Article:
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The National Bank

1835 - 1926

Series A 1835 - Series B 1869 - 1891 - 1905 - 1915 - Series C 1918 - Series D 1921
Series E, F, Northern Ireland Issue, commencing 1929.


The National Bank Ltd

1835–1966


This bank was formed in 1834 in London by Daniel O’Connell and the Nationalist Party as The National Bank of Ireland. The deed of covenant was signed on 6 January 1835 by 249 shareholders. The first Branch opened in Carrick on Suir either on Monday 26 or Wednesday 28 January 1835 (history appears not to have recorded what the exact date was!). The Bank’s first Governor was Daniel O’Connell, a fact which earned the Bank the nickname of The Liberator’s Bank.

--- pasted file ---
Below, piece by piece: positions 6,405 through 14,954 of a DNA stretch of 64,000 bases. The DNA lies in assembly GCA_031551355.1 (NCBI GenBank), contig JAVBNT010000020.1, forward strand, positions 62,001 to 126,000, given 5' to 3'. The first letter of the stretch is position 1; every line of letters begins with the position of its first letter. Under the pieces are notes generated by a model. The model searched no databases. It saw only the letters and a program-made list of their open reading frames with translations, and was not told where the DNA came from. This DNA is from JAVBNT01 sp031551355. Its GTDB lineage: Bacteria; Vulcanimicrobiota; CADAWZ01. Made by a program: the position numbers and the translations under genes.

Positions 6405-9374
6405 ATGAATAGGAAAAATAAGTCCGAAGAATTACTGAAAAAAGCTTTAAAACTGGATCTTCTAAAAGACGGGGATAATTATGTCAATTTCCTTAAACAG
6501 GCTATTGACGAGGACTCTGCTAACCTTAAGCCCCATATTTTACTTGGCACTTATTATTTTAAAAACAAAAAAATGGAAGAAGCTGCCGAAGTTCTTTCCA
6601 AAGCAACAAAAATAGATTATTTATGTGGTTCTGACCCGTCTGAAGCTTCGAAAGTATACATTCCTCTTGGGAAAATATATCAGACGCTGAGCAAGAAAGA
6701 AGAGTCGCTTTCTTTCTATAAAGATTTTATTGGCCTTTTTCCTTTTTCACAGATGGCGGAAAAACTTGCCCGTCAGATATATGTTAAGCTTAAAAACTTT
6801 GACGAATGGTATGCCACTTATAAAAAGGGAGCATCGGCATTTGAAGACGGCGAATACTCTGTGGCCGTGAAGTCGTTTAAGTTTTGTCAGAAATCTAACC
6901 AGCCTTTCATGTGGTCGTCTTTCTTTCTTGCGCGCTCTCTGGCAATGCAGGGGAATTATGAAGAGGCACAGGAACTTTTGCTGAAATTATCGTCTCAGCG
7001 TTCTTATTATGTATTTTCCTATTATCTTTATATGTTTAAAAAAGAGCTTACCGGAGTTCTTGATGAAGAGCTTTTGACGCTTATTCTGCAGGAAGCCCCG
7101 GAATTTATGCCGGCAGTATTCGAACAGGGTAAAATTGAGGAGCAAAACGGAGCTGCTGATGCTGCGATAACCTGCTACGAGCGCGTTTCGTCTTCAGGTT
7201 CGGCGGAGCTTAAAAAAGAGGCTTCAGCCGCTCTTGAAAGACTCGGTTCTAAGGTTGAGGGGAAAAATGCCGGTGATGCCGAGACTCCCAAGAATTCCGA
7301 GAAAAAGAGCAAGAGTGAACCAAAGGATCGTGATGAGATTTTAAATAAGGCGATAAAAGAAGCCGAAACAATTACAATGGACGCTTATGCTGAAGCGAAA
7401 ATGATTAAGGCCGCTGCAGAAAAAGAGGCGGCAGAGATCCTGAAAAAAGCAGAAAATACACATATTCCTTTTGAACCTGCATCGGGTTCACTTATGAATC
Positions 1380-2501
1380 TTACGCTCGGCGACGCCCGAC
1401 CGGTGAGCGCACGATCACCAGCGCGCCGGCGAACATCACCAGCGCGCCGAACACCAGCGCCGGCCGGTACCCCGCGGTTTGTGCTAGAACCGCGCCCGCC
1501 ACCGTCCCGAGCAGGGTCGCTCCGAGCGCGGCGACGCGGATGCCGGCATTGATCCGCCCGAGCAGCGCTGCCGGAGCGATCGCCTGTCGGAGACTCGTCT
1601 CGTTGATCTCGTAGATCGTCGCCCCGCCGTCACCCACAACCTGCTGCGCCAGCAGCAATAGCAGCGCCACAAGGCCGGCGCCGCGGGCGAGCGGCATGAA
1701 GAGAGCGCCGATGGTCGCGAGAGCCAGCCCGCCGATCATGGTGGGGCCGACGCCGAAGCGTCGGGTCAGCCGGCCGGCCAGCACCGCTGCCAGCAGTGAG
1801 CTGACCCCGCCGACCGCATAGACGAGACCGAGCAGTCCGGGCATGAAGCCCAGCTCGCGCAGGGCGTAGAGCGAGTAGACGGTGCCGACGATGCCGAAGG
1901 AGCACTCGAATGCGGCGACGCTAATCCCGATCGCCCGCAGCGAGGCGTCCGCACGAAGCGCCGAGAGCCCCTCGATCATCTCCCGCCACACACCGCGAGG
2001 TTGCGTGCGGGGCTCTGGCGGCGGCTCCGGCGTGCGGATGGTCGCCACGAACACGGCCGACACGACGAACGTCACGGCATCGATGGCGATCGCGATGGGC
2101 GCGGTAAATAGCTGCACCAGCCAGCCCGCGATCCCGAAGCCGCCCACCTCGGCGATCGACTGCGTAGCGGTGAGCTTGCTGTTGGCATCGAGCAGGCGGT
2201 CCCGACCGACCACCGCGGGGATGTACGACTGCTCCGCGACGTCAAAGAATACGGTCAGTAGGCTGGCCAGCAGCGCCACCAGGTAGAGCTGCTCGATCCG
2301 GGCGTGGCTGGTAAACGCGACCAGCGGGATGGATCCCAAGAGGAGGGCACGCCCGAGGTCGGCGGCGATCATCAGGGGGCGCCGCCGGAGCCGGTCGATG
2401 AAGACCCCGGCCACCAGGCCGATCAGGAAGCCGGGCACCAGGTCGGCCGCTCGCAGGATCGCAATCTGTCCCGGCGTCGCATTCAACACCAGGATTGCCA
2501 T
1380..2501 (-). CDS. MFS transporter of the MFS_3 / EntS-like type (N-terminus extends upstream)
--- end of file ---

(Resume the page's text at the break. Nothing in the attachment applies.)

The bank aimed itself at farmers and at country business outside Dublin. It expanded its branch network rapidly, but refrained from moving into Ulster to any significant degree as the province was then well covered by banks. In 1856 the Bank’s name was changed to The National Bank Ltd., as it commenced business in London.

The National Bank issued its first notes in 1835. It issued Consolidated Banknotes in 1929, as well as its own Northern Ireland issue.

In 1966 the Irish Business of the Bank was taken over by a new company called The National Bank of Ireland Ltd., which was set up as a subsidiary of The Bank of Ireland Group. The National Bank was subsequently taken over by the Bank of Ireland.




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